I was also inspired by the approach Butch told me Duane had instilled in the band: “If you’re going to have a band, why not try to be the best one out there?” If I’m devoting my life to writing a book, why not try to make it the best one out there? I expanded my scope and vision and got more ambitious. I wouldn’t honor the band and music I love unless I was willing to lay it all on the line.
The interviews included in One Way Out go back to 1990, which is the first time I did a story on the band – a story that changed the direction of my life. I was sitting around my hovel in New Port Richey, Florida, eking out stories on training attack dogs and covering high school baseball for the St. Petersburg Times, driving all over rural Pasco County to call in one paragraph stories: “James Jones struck out 8 as the Kingfish pulled out a 2-1 victory…”
I was about to give up on being a writer and go to grad school to become a teacher. Then Seven Turns came out, I was assigned to write about it for Pulse magazine and I threw myself into it like a starving man at Thanksgiving dinner. I bought the 4-CD Dreams box set and re-engrossed myself in the music, growing ever more obsessed. The story I wrote was the best thing I had ever done by a wide margin. It led to me being hired as Guitar World Managing Editor. I never finished my grad school applications.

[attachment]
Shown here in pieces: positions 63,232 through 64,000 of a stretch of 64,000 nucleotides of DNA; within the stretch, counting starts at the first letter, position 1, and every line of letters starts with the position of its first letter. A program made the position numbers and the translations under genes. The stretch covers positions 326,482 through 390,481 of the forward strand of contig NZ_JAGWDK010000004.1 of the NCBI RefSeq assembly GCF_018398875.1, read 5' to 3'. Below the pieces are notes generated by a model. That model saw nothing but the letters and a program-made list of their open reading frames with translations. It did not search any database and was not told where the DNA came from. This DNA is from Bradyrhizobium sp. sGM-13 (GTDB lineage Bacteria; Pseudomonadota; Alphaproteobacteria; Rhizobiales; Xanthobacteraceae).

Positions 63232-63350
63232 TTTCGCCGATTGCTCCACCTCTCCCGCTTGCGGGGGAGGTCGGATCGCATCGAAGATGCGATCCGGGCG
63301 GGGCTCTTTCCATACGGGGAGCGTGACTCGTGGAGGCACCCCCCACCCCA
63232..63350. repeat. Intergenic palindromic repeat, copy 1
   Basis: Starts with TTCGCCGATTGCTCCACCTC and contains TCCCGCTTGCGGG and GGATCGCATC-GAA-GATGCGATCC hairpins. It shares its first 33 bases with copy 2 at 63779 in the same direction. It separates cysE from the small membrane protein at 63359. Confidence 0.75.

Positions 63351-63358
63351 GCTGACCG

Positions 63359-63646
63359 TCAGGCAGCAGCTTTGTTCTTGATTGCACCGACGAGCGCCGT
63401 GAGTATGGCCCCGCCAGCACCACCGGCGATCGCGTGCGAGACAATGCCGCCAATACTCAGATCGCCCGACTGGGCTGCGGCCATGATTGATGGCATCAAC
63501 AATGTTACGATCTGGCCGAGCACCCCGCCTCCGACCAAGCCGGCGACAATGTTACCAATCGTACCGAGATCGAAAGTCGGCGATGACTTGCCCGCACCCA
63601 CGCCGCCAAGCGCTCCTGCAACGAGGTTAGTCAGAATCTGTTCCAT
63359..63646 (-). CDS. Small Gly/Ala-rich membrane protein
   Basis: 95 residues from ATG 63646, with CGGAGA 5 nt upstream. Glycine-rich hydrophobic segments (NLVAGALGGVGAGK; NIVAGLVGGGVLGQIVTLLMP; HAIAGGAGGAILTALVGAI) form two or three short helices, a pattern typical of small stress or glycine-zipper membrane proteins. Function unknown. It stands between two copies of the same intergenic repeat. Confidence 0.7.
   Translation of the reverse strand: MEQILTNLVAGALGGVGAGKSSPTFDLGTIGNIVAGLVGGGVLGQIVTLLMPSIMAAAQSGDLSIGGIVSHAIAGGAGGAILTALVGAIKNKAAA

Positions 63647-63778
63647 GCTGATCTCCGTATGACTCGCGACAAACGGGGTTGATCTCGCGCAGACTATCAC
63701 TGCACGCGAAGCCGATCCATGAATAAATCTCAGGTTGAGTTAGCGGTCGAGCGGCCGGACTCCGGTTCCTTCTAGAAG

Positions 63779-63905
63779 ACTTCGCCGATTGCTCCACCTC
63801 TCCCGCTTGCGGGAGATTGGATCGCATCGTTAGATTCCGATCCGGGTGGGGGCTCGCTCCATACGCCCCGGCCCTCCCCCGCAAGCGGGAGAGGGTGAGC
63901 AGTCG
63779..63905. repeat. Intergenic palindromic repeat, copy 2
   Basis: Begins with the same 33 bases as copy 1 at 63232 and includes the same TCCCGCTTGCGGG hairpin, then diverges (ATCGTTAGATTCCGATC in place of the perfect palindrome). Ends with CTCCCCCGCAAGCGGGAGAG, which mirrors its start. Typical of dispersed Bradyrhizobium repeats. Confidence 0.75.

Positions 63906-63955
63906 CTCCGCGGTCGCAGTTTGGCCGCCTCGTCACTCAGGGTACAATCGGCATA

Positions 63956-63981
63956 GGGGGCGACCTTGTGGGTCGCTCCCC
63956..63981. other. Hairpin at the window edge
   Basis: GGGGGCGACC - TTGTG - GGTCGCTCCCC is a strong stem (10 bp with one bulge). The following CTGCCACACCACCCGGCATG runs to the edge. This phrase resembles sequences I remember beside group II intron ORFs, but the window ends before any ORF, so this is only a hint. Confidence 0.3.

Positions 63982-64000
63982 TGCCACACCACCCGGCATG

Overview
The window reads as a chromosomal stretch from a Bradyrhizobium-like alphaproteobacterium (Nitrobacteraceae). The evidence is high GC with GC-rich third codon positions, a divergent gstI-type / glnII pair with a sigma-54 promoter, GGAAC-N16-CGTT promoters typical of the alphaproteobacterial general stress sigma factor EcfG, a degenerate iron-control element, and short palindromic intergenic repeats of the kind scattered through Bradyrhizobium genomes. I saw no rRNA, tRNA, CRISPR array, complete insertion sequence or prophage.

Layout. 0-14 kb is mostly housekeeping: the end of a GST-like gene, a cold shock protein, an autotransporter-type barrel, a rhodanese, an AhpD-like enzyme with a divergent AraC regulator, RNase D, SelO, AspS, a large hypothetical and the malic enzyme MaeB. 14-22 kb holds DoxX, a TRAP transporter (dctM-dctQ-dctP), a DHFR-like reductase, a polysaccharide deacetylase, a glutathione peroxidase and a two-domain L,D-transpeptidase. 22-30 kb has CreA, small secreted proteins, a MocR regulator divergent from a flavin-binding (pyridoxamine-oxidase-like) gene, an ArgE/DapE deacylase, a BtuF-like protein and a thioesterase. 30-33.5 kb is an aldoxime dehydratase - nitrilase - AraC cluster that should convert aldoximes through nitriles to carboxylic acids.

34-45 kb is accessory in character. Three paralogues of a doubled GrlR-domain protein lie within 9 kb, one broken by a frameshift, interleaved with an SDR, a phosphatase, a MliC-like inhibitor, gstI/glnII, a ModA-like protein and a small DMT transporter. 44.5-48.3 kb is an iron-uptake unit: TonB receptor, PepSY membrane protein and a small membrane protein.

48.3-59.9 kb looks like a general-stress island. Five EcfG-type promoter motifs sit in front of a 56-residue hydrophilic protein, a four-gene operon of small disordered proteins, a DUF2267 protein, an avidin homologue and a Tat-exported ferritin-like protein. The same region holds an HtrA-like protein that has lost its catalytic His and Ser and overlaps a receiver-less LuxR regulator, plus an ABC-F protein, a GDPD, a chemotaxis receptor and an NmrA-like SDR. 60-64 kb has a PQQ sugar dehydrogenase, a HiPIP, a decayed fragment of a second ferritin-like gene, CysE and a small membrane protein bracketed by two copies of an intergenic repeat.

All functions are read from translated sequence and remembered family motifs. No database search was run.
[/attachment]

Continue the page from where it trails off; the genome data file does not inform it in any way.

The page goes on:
That wasn’t the first time that writing about the Allman Brothers altered my arc. In 8th grade Social Studies class, I had to write a biography of a great American, and I chose Duane Allman. My teacher Miss Zach returned that paper – which I sure wish I had a copy of – with an incomplete and a note to see her. I thought she was going to tell me Duane was not a suitable subject and I had to try again. But she only questioned if I really wrote it. “It’s awfully good,” she said, suspecting my high school senior brother David.
I convinced her I wrote it, and my mother backed me up. This was one of the things that made me feel like I had some talent, that maybe I really could be a writer. So the Allman Brothers are all tied up in my whole sense of who I am and what I wanted to do – and could do – in life.
Sitting in David’s room listening to Eat a Peach, the psychedelic gatefold artwork drew me in almost as much as the music. I didn’t know what was going on there, but I was sure it was more interesting than life in Pittsburgh and I wanted a piece. I mentioned this story in an NPR interview a few years ago about my first book, Big in China, and then I got an email from the artist, W. David Powell, who happened to hear me. He couldn’t believe what he heard and I couldn’t believe I was getting a thank you message from the guy who designed the cover of Eat a Peach – a veritable holy man! We struck up an email friendship, and I have an original piece of art in that same vein from David in the end pages of the book. It was commissioned by collector Jack Weston, who shared it with me. It has special meaning to me, but you don’t need the same history to appreciate this work, which I can’t wait for you to see.
One Way Out: The Inside History of the Allman Brothers Band is not just a book I decided to write because I needed a project, or I could get a deal. It’s the end result of a lifetime spent thinking about, talking about, listening to – and enjoying – this band. It’s been mine, but on February 18, it becomes all of yours. I hope you like it.